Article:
I found myself with two additional days to explore in PA and its surroundings. To save money, I stayed aboard the L.M.G. for the first two nights. My friends, Domi, Stef, Kim, and I enjoyed walking (and running) around town, window-shopping, eating out, and the limited nightlife. We went horseback riding for several hour among the rolling hills and along the beach with our Chilean cowboy guide, Philippe, thirty minutes south of town. Unfortunately, we all forgot our cameras, but often paused to take “mental pictures.” On horseback, we crossed rivers and deep swamps, climbed and descended hills. On the beach, several us broke into a light canter, passing brightly painted, rotting fishing vessels beached on the sand in the surf.
To the south of PA the trees are less stunted by wind and the hills more rolling as you near Tierra del Fuego (the land of fire). Because we had enjoyed our ride so much, Stef and I returned the next day in a rental car. After visiting a Magellan penguin colony in Ottoway to the north of PA, we turned around, navigated through the busy streets of PA once more, stereo blasting Latin Pop, and drove further south to visit the settlement of Puerto Hambre. Of all the penguins at Palmer Station, the Magellan penguins look most like the chinstraps (my favorites), although their facial coloring is even more distinct (Fig. 1; Fig. 2; Fig. 3) Whereas many of the penguins in Antarctica make their nests on dry land with small rocks, the Magellan penguins burrow, making their homes in the soil, beneath the scraggly bushes that cover the region (Fig. 4). Despite the differences between Adelies, gentoos, chinstraps, and Magellan penguins, their adolescent chicks suffer equally from awkwardness (Fig. 5). Population statistics about the penguin colony in Ottoway were posted in Spanglish (Fig. 6).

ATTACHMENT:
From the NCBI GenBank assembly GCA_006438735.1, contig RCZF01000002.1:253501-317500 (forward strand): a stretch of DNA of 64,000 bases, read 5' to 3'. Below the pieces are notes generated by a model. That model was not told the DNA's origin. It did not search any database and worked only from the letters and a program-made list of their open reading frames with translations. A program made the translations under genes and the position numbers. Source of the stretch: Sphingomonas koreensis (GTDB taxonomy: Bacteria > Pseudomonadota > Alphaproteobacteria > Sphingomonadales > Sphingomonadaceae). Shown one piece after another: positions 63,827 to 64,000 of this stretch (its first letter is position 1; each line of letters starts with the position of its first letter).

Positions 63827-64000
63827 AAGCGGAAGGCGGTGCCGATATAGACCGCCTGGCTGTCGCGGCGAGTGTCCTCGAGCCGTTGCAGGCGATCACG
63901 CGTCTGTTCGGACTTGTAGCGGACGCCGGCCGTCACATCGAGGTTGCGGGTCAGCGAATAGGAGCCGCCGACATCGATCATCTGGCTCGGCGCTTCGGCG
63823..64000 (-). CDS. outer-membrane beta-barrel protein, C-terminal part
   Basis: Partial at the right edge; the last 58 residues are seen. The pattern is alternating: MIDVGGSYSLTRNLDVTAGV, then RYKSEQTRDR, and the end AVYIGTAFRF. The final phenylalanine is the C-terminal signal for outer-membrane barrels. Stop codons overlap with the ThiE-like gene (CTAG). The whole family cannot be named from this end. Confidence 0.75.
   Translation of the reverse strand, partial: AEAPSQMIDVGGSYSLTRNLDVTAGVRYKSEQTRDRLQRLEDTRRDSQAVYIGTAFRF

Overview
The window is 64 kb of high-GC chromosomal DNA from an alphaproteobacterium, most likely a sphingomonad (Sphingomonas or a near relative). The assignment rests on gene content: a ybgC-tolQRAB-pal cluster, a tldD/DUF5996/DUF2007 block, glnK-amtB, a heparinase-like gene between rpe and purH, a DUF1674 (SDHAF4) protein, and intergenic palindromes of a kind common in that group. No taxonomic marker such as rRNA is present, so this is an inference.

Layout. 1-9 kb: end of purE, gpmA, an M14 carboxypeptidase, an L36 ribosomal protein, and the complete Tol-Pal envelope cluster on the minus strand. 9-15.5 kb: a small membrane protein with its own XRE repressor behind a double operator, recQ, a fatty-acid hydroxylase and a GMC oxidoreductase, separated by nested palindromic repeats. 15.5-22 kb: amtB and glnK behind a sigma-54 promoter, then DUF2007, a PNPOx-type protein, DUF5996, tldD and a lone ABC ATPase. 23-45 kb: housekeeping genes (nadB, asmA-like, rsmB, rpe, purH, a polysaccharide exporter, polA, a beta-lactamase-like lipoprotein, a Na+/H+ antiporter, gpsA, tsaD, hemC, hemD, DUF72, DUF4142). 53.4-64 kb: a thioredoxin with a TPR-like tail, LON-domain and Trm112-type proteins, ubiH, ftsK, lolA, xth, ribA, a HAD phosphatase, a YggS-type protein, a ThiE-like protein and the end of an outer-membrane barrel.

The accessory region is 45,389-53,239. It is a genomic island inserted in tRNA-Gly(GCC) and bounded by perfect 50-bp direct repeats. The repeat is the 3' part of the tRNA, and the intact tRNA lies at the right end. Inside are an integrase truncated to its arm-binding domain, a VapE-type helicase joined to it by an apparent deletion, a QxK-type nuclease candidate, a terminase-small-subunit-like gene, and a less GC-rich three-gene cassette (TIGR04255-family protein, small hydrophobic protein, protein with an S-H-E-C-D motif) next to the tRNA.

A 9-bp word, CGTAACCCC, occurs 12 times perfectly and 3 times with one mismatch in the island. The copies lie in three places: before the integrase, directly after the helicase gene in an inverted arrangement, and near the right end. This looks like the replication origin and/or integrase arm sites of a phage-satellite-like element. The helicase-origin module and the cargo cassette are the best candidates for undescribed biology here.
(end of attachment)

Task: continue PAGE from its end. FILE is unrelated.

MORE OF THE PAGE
Puerto Hambre is the oldest settlement in the south of Chile, founded by general Sarmiento, who was attempting to claim the Magellan straight for the Spanish, or so we read in our dated guidebook. Sarmiento’s goal was to claim the territory before Sir Francis Drake could spread the word that this watery passageway wove through the tip of South America and could be used to avoid the formidable drake passage. Unfortunately, the colony did not fare well, and its members all starved. As a result, the La Ciudad Del Rey Don Felipe (the city of the king Don Felipe) was renamed Porto Hambre (Port Famine). Sarmiento’s grave (Fig. 6) and a the remains of a stone chapel (Fig. 7) and beautiful views of Tierra del Fuego are all that remain of this primitive settlement (Fig. 8) . We lost and found our way again, picnicked on random beaches, scooping out avocado halves with a single spoon, and grabbed a servesa at the southernmost establishment where the road turned to dirt.
We had promised to return the car by closing that day, so as not to deal with overnight parking. As a form of insurance, the rental agency asks you provide your local whereabouts, credit card number ect… and sign an agreement that you will pay a whopping sum of 50 thousand dollars if the car is totaled (or for any damages that you incur). Luckily, we added not a scratch to robust mid-sized car, and at 10 minutes to 7 had safely returned it after speeding back. We shared a sandwich and artisan hot chocolates at a coffee shop in PA, returned to our hostel, showered and went out in search of our friends for a night worth remembering that would blur with all the rest.